I am a big fan of Razer gaming gear for the computer going way back. The last thing I would have expected to see from Razer at CES was a concept for gaming that is not a controller, but rather a full portable PC for mobile gaming.
Mobile Internet is great – you can check your email, read the news, reserve seats at restaurants, and even check for parking spots, all from your smartphone. Not that I enjoy any of that fantastic futuristic stuff here where I live, but it’s nice to know that theoretically, I could.
I’m no hardware expert, but for the longest time I’ve been wondering why instant cameras are not commonplace nowadays despite Polaroid’s pioneering technology decades ago. Sure, even our phones can store tons of pics, but nothing beats sharing an actual photo.
I think that all computer users need an external HDD to back their data up to. If you are like me and haven’t taken a picture on film in years, you probably have a drive inside your computer full of pics that you can’t replace if they get lost in a crash.
This concept device reminds me of that episode of The Simpsons where Bart tries to use the headlight dynamo to get some light when riding his bike at night, but the thing makes the bike so hard to pedal he can hardly move.
You’d think that people who lost their arms would want a prosthetic that looked and worked much like real arms and hands do. However, University of Washington graduate Kaylene Kau found out that people with prosthetic arms tended to use their remaining flesh and bones hand as the dominant functioning hand, with the prosthetic arm used as a support.
From the same guy that cooked up the Proverbial Wallets comes a magical drawer that can transport messages to and from the Internet. John Kestner calls his creation the Tableau, and like the Proverbial Wallets, it adds a physical factor to digital processes.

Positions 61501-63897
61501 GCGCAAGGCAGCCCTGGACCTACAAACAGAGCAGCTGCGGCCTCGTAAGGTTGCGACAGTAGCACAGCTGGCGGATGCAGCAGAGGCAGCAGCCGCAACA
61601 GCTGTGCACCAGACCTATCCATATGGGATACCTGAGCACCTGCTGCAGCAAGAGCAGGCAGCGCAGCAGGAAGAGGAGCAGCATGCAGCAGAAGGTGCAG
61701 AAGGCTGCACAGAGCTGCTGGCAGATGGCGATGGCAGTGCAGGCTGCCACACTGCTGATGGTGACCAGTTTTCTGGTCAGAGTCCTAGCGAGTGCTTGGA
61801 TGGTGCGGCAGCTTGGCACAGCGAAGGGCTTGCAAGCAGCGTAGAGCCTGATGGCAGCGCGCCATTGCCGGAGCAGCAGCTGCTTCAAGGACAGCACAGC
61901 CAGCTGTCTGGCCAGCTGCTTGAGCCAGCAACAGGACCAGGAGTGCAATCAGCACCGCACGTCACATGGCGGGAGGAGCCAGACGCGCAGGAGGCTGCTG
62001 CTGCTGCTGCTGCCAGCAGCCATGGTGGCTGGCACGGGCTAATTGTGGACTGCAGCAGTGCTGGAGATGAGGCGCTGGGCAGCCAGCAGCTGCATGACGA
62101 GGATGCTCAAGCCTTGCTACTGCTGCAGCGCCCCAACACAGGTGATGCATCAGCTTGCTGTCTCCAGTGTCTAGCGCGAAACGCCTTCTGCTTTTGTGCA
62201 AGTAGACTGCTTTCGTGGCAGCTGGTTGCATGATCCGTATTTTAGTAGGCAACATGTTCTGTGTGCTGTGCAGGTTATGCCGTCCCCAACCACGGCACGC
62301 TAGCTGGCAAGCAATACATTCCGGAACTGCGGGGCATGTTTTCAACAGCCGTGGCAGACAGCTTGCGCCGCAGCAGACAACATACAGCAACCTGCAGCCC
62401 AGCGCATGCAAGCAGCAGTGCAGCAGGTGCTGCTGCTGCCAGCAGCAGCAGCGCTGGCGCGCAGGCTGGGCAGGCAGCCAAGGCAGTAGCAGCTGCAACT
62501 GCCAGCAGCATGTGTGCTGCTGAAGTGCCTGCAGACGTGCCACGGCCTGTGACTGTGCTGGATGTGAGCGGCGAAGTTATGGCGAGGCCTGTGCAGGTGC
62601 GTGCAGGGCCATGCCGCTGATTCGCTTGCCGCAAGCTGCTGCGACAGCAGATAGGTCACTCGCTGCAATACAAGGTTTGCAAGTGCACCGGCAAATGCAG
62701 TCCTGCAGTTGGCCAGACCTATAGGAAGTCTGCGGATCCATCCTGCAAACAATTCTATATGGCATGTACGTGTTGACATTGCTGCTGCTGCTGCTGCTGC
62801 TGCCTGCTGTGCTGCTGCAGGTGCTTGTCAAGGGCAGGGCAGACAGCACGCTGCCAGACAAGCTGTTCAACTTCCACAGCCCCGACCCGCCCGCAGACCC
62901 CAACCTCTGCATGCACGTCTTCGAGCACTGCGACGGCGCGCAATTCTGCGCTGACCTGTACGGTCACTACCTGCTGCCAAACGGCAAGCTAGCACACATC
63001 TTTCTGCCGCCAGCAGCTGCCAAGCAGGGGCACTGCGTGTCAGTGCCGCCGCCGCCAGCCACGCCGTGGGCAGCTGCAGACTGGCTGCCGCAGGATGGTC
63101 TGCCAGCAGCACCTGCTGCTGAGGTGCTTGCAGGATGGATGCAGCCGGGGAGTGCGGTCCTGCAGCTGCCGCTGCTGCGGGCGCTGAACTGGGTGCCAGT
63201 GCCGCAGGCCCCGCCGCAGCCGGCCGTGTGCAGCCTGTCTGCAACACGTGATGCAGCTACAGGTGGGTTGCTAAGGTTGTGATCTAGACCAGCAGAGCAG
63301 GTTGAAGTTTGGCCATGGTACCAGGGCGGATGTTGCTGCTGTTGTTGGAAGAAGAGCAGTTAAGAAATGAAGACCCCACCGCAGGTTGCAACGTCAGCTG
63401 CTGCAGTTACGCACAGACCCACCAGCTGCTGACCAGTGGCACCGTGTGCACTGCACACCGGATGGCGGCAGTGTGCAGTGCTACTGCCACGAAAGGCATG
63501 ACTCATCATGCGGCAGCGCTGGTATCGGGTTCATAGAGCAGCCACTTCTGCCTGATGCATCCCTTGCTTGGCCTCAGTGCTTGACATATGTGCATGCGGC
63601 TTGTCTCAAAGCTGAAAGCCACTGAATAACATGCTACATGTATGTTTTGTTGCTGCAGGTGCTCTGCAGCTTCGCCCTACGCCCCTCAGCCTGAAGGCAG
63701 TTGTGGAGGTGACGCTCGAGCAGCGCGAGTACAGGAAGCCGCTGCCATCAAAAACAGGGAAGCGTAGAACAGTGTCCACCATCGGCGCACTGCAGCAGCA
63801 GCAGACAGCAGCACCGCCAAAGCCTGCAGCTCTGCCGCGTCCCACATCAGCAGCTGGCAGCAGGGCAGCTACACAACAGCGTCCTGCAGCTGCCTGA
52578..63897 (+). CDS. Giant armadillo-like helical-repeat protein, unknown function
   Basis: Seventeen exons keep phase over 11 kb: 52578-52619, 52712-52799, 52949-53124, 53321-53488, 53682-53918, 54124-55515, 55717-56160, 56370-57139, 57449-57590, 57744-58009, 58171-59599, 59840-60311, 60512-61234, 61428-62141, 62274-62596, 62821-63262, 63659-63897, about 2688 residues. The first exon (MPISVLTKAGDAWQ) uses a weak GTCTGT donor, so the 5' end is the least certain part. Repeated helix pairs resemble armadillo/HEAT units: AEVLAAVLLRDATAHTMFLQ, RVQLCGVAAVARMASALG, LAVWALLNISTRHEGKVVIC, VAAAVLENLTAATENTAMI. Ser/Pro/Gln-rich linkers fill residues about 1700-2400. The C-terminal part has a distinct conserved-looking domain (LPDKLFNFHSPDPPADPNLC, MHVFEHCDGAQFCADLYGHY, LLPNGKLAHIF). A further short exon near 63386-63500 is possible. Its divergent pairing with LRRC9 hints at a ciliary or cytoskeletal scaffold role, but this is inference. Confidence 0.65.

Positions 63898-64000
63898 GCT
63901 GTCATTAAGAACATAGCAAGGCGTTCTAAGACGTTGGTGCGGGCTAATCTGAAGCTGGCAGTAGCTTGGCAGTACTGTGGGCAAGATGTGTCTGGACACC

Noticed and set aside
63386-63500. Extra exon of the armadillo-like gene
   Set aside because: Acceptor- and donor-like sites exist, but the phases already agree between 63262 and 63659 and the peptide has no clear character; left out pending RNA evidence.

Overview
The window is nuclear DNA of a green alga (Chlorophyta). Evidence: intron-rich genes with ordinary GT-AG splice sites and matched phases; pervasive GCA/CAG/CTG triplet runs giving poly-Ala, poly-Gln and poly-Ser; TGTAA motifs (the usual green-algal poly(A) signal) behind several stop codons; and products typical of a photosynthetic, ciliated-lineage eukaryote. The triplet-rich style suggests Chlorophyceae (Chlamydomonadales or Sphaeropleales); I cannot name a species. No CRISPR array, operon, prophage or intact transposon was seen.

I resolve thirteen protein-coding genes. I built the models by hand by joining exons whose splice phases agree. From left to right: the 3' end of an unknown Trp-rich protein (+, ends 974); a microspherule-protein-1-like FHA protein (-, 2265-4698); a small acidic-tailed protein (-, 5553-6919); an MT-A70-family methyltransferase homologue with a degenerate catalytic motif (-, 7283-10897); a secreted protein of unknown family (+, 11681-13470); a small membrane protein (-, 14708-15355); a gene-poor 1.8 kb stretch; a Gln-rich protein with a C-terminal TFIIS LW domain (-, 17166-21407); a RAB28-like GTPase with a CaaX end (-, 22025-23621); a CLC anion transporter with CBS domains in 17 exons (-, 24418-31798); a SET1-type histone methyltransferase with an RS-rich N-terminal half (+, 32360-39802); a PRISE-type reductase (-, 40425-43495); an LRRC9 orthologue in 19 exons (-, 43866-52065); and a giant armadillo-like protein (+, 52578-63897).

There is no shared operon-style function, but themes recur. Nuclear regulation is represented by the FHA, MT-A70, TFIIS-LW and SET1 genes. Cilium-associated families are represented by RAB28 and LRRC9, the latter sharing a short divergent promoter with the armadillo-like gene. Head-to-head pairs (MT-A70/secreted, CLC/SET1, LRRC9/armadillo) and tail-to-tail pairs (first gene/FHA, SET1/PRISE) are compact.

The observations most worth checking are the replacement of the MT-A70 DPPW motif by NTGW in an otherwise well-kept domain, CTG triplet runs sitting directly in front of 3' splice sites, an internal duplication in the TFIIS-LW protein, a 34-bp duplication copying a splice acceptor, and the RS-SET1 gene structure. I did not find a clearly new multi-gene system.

I found out the hard way in college that you could use your debit card to get money even if you are out of cash. Most banks will let you go over what you have in the account in an effort to “help you” and gather overdraft fees at the same time.
Designers Chih-Wei Wang and Shou-Hsi Fu think that in the future, music albums could be packaged not just in a compact medium, but one that integrates a music player as well. Their concept device Skinny Player is a lot simpler and thinner than the iPod Shuffle, incorporating storage, a battery, a play/stop button and speakers into a Band-Aid-like form factor.
Like its inspiration, the Skinny Player adheres to the user’s body.
This Tokyoflash watch was initially created by a reader of their blog named James Fursedon. He created the concept and Tokyoflash’s design studio made it a reality.
The initial idea was submitted by James last February.
If there’s one thing I like about having irregular jobs, it’s not having to do the 9-to-5 grind every day.
Granted, I’ve had jobs that required I work these hours, and I generally hated it. Early to bed and early to rise might make a man healthy, wealthy and wise, but it also makes him grumpy.
Being sick sucks. I’ve been trying to get rid of this fever for almost a week now, so I was quite intrigued by Patrick Hyland’s concept cellphone. He calls it the Nokia E-Cu.
While its name makes no sense – E stands for environment, and Cu, as you are no doubt aware, is the chemical symbol for copper – its main feature is very practical.
Laptops sacrifice a lot for their portability – they’re nowhere near as upgradable as most desktop computers, and they’re not that easy to tinker with as well. But a group of students from Stanford University and Aalto University in Finland have shown that it’s possible to make a laptop with a very modular form, making its parts easy to recycle, service and replace.